We meet Zola Malgas, the principal of the Manyana High School in Khayelitsha who has learnt skills to help teachers and pupils strive for quality and excellence, despite socio-economic challenges.

“With the Principals Academy, you get a mentor and you also attend courses that will assist you to become a better principal,” says Nokuzola Malgas, Principal of Manyano High School.

She goes on to explain the effective changes the programme has helped her and her team to execute, “One of the things we implemented was doing class visits and also making sure, that as a principal, I was visible throughout the classes and doing walkabouts. I visit a class, stay for five minutes just to see that things are working well and that the teacher is well prepared and teaching, then I leave. Secondly, one of the things we agreed that we need to do was to look at the workbooks; the quality and the quantity of work that is being done in class.”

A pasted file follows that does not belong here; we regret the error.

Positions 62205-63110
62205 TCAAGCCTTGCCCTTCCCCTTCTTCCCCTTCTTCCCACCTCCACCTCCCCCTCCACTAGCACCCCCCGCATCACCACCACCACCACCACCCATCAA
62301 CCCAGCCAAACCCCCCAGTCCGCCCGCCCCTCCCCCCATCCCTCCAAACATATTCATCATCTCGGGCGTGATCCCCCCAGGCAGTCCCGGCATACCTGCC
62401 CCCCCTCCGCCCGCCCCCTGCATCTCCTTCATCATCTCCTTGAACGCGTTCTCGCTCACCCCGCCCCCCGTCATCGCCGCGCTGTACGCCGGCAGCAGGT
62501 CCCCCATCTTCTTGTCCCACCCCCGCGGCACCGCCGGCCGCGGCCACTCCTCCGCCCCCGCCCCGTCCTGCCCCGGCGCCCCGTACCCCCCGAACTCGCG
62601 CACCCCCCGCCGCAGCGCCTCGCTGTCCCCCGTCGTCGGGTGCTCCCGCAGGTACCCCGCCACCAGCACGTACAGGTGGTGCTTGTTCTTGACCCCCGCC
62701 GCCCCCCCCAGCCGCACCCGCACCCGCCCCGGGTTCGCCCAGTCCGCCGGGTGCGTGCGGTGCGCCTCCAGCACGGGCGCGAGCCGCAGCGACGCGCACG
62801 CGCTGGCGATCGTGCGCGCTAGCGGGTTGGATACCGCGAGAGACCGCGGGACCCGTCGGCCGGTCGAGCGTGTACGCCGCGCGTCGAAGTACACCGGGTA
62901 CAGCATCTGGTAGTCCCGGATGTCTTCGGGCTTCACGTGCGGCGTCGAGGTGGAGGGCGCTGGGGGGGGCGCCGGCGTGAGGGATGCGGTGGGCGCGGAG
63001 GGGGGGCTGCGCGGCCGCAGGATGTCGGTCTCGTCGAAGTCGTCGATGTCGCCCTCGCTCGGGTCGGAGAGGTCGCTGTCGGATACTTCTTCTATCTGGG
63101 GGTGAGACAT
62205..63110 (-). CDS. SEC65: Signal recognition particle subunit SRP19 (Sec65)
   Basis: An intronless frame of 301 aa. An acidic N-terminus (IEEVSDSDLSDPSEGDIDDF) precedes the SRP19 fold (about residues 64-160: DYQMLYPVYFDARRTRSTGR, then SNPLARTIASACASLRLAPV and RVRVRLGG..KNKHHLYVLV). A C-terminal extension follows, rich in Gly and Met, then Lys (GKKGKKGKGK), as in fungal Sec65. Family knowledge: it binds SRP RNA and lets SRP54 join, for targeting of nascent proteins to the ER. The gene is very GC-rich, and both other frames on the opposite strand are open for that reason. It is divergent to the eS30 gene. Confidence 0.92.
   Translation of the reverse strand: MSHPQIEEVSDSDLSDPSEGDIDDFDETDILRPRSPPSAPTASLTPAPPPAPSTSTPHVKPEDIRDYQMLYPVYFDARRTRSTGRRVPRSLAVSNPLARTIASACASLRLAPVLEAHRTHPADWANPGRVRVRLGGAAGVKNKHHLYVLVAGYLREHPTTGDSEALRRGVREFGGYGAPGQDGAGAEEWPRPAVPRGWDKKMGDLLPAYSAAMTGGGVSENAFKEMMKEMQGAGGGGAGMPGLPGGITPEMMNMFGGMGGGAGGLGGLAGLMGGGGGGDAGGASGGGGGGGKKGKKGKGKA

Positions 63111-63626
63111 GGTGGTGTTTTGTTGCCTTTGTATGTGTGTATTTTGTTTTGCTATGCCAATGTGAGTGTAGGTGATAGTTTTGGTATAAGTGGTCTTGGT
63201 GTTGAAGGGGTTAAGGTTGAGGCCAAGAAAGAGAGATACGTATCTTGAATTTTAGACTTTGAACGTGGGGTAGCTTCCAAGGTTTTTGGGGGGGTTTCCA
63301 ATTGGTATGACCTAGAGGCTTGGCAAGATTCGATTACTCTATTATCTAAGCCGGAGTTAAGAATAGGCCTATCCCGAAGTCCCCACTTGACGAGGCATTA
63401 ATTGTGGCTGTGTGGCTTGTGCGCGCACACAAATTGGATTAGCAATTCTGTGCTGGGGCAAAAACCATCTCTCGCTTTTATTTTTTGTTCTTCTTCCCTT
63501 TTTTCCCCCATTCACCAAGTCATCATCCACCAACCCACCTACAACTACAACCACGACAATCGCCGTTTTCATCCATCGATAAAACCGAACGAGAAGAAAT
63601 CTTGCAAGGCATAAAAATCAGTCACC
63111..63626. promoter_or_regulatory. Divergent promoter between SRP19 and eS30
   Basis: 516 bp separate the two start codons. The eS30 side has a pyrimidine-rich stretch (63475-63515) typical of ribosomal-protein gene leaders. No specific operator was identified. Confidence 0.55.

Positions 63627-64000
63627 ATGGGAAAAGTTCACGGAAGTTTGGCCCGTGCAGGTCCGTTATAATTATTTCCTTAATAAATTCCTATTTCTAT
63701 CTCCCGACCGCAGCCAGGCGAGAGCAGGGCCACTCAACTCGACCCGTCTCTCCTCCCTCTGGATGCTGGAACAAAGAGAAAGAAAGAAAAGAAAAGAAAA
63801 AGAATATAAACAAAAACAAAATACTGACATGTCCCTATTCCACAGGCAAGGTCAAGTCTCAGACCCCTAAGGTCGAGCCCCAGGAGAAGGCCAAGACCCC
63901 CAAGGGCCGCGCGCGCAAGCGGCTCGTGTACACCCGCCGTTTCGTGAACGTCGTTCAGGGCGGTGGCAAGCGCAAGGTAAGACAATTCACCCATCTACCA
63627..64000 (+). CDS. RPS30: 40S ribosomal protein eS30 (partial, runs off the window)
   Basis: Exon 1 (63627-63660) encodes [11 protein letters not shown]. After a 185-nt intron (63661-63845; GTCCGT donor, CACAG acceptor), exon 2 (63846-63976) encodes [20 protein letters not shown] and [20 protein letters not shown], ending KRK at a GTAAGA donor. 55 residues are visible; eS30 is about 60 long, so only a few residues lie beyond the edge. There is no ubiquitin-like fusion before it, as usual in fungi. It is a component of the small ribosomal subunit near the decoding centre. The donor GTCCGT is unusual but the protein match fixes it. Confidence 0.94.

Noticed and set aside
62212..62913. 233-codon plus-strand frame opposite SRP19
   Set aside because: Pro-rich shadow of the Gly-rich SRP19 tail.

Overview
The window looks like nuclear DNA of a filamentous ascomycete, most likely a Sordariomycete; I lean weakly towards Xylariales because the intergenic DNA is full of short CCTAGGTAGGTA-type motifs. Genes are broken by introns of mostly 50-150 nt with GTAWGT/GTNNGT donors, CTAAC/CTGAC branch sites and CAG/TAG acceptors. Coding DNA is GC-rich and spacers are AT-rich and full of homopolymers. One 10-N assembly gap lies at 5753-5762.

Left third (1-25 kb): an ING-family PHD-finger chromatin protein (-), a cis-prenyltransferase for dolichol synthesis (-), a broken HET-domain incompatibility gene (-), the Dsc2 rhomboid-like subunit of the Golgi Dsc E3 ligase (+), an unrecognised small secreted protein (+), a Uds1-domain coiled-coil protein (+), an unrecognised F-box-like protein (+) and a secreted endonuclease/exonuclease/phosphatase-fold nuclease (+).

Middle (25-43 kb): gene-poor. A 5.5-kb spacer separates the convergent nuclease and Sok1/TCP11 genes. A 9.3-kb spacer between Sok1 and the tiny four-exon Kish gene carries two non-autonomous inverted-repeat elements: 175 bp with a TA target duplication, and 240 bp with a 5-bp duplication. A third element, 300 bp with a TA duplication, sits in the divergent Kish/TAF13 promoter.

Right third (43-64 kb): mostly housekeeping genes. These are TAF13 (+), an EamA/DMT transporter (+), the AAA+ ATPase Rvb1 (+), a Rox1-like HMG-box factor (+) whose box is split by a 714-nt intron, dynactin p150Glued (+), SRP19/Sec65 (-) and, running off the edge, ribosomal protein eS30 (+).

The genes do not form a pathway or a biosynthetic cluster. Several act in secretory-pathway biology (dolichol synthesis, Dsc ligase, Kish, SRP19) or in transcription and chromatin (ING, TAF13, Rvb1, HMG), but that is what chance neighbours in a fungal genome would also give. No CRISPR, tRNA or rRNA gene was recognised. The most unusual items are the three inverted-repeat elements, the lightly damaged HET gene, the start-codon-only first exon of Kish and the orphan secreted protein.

This has resulted in a noticeable change in the behaviour of both the staff and the students.

Principal Malgas goes on to say, “Everybody is so proud of being part of the school, even the learners. They are clear on what is expected. They know that when they come to school they are entering the school gate now and they are here to learn and that’s exactly what we expect.”

Founder Rick Haw was the one who approached the business school to design the custom-built course that works with school principals to improve their management and leadership skills. “I still have this belief that if you get that right, the whole thing will improve and cascade all the way down,” says Rick.